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Mina - pop star


Italy’s all-time top selling female artist

The pop singer Anna Maria Mazzini, better known simply as Mina, was born on this day in 1940 in the Lombardy city of Busto Arzisio. Since her debut single in 1958, Mina has sold well in excess of 150 million records, which makes her the top-selling female performer in Italian music history. Only her fellow 60s star Adriano Celentano can boast larger figures. The pair worked together on one of Italy’s biggest-selling albums of all-time in 1998, selling 2.365 million copies. Mina, who attracted opprobrium for wearing short skirts, heavy make-up and openly smoking at a time when the Catholic Church still set strict moral codes, also enjoys an iconic status in the history of female emancipation in Italy as a result of the sensational ban imposed on her by the state television station RAI in 1963. Read more…

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Francesco I - Grand Duke of Tuscany


Florentine ruler at heart of Medici murder mystery

Francesco I, the Medici Grand Duke whose death at the age of 46 became the subject of a murder mystery still unsolved 430 years later, was born on this day in 1541 in Florence. The second to be given the title Grand Duke of Tuscany, Francesco was the son of Cosimo I de' Medici, the first to hold the title, and Eleonor of Toledo. He continued his father's patronage of the arts, supporting artists and building the Medici Theatre as well as founding the Accademia della Crusca and the Uffizi Gallery, but - like his father - he was often a despotic leader.  He and his second wife, his former mistress, Bianca Cappello, died just 12 hours apart in October 1587, at the Medici family villa in Poggio a Caiano.  The death certificates stated malaria as the cause, but it has been widely speculated since that the couple was poisoned, possibly by Francesco's brother, Ferdinando. Read more…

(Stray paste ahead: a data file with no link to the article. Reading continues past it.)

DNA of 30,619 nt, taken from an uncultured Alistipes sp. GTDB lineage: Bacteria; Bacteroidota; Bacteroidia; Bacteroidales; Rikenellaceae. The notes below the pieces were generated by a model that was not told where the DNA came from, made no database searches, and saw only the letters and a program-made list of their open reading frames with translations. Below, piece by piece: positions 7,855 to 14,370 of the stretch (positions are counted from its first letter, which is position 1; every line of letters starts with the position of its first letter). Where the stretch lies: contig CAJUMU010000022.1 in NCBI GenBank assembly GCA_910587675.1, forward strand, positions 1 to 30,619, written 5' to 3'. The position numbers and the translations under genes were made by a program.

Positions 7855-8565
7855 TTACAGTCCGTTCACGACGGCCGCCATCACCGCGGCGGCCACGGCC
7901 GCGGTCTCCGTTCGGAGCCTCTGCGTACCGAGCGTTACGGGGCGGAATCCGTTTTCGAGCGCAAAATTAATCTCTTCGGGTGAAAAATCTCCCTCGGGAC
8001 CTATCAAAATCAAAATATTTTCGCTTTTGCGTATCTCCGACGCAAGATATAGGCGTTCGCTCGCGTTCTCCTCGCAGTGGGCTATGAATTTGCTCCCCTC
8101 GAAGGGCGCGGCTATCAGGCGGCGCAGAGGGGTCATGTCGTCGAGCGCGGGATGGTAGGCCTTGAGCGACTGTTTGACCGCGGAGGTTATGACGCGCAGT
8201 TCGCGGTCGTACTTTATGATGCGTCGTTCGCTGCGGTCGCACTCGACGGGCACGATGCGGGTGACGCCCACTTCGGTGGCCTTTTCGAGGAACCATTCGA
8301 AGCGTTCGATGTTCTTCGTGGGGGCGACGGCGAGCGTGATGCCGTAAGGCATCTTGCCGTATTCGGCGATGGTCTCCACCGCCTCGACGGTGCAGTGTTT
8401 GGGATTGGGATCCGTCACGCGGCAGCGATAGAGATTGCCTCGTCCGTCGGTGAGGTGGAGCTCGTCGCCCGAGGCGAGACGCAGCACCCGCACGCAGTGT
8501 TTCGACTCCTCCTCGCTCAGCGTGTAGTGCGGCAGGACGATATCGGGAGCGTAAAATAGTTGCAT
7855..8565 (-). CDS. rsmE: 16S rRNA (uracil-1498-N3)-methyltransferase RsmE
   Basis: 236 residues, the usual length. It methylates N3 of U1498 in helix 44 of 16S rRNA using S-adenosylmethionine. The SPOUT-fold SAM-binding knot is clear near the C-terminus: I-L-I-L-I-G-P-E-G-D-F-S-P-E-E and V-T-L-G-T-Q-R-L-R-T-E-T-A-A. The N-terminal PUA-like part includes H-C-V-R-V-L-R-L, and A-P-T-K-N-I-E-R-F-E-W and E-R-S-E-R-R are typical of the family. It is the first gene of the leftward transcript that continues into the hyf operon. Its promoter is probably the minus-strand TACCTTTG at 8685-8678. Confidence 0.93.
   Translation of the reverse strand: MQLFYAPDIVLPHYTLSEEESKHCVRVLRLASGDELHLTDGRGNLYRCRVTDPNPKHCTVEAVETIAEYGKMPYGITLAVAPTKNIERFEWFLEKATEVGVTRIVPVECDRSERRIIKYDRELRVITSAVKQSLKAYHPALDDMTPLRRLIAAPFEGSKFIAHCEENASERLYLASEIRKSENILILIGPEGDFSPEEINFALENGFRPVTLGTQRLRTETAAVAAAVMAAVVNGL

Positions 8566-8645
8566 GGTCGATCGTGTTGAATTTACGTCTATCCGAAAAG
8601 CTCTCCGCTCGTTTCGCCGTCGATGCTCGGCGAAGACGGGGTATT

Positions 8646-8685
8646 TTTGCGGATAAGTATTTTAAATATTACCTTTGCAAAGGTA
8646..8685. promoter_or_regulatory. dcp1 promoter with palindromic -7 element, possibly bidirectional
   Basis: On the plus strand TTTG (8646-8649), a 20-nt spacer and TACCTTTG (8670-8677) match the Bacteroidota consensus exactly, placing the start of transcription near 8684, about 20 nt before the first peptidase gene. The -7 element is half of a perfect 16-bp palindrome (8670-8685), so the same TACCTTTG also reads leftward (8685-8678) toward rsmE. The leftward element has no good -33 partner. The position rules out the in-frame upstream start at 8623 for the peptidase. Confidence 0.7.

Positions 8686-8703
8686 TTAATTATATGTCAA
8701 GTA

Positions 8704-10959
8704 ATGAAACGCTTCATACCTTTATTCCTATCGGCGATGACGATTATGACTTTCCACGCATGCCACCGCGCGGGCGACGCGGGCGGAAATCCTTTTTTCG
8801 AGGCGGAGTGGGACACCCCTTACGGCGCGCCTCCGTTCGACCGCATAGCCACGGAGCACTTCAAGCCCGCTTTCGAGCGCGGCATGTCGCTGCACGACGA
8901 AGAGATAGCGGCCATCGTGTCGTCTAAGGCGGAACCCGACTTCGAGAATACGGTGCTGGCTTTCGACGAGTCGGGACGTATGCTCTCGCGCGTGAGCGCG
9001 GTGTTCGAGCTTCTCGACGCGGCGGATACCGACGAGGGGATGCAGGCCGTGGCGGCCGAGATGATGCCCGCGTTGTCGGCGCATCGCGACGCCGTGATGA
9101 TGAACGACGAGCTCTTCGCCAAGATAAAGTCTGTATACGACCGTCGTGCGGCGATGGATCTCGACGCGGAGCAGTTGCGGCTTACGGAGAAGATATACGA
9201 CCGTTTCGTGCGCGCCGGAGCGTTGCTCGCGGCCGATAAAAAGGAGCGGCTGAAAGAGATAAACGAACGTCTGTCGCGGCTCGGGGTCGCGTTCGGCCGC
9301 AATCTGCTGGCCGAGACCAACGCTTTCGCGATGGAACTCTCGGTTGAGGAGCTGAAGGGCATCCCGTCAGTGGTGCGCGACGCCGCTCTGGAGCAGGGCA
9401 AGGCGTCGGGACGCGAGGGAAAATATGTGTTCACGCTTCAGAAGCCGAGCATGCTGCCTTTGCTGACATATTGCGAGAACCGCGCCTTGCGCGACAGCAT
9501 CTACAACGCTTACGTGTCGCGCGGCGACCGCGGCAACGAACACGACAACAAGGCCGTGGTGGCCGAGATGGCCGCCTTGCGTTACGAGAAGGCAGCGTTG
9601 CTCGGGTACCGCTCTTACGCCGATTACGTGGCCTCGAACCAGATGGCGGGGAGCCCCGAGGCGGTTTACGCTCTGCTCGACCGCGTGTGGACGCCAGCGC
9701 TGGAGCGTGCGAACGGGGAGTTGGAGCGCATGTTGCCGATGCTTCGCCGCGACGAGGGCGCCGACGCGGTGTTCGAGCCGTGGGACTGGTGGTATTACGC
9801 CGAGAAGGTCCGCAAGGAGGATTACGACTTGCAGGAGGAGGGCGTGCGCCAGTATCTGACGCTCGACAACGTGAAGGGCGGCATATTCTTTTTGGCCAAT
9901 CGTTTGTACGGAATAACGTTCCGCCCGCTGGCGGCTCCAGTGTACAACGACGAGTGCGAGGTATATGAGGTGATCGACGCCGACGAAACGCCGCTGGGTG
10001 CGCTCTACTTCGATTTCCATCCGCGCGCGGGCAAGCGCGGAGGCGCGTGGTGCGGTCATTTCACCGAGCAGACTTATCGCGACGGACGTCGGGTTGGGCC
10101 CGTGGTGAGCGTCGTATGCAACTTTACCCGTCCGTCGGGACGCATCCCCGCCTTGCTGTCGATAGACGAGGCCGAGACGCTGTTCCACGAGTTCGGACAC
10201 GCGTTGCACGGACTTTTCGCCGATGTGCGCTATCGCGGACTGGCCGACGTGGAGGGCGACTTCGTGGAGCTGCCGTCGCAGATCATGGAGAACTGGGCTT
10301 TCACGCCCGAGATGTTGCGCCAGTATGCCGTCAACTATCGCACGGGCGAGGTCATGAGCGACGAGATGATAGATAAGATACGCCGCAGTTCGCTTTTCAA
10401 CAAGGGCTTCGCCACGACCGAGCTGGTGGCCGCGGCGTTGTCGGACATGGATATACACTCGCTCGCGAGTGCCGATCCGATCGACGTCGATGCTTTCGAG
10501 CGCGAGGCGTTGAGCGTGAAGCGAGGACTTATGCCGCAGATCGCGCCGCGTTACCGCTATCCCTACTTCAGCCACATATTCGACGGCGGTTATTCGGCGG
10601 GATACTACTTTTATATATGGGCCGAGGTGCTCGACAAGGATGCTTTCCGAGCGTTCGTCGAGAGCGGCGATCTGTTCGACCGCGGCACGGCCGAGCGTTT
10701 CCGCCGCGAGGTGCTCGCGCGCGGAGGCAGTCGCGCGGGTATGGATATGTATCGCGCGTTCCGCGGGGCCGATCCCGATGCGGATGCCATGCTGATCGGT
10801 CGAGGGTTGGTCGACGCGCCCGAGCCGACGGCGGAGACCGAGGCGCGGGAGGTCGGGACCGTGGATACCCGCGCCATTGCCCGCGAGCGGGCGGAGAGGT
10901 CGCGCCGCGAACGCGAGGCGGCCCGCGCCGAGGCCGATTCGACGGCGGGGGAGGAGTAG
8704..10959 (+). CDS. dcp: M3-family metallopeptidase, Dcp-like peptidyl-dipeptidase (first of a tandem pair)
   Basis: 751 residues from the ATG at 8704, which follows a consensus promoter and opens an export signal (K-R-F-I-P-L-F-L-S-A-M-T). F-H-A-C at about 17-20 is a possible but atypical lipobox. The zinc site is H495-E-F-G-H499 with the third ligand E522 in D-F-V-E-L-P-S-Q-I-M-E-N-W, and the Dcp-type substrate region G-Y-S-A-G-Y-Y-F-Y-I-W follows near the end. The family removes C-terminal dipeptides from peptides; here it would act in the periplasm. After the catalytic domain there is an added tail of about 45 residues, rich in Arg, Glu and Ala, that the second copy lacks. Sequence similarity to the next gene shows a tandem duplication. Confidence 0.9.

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Tina Anselmi - ground-breaking politician

Former partisan became Italy’s first female cabinet minister


Tina Anselmi was the first Italian woman to hold a position inside an Italian cabinet
Tina Anselmi was the first Italian woman to
hold a position inside an Italian cabinet
The politician Tina Anselmi, who made history in 1976 as the first woman to hold a ministerial position in an Italian government and later broke new ground again when she was appointed to chair the public inquiry into the infamous Propaganda Due masonic lodge, was born on this day in 1927 in Castelfranco Veneto.

Anselmi was chosen as Minister for Labour and Social Security and then Minister for Health in the government led by Giulio Andreotti from 1976 to 1979.

In 1981, she became the first woman to lead a public inquiry in Italy when she was asked to head the commission looking into the clandestine and illegal P2 masonic lodge, which had among its members prominent journalists, members of parliament, industrialists, and military leaders and was suspected of involvement in many scandals in pursuit of an ultra-right agenda.

Anselmi’s political views were heavily influenced by her upbringing in the Veneto during the years of Mussolini and war. She was from a comfortable background - her father was a pharmacist in Castelfranco Veneto, while her mother ran an osteria with her grandmother - but became aware of the threat to freedom posed by the Fascist system when he father was persecuted by Mussolini’s supporters for expressing socialist views.